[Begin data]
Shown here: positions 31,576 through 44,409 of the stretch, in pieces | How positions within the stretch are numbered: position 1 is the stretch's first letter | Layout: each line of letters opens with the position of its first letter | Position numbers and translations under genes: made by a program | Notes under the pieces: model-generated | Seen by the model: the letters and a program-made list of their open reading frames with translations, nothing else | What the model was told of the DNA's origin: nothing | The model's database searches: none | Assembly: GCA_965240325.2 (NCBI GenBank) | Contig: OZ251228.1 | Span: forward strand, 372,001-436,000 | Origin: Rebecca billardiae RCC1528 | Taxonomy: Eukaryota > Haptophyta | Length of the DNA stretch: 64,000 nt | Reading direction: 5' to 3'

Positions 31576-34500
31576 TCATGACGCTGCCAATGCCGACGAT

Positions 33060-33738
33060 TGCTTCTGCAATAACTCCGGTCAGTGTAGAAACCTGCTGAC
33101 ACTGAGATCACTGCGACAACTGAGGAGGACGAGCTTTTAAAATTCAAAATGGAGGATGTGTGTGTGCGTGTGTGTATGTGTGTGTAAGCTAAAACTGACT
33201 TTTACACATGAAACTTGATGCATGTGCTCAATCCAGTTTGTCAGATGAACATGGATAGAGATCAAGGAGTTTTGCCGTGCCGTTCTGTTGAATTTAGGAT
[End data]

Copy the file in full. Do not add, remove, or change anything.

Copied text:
Shown here: positions 31,576 through 44,409 of the stretch, in pieces | How positions within the stretch are numbered: position 1 is the stretch's first letter | Layout: each line of letters opens with the position of its first letter | Position numbers and translations under genes: made by a program | Notes under the pieces: model-generated | Seen by the model: the letters and a program-made list of their open reading frames with translations, nothing else | What the model was told of the DNA's origin: nothing | The model's database searches: none | Assembly: GCA_965240325.2 (NCBI GenBank) | Contig: OZ251228.1 | Span: forward strand, 372,001-436,000 | Origin: Rebecca billardiae RCC1528 | Taxonomy: Eukaryota > Haptophyta | Length of the DNA stretch: 64,000 nt | Reading direction: 5' to 3'

Positions 31576-34500
31576 TCATGACGCTGCCAATGCCGACGAT

Positions 33060-33738
33060 TGCTTCTGCAATAACTCCGGTCAGTGTAGAAACCTGCTGAC
33101 ACTGAGATCACTGCGACAACTGAGGAGGACGAGCTTTTAAAATTCAAAATGGAGGATGTGTGTGTGCGTGTGTGTATGTGTGTGTAAGCTAAAACTGACT
33201 TTTACACATGAAACTTGATGCATGTGCTCAATCCAGTTTGTCAGATGAACATGGATAGAGATCAAGGAGTTTTGCCGTGCCGTTCTGTTGAATTTAGGAT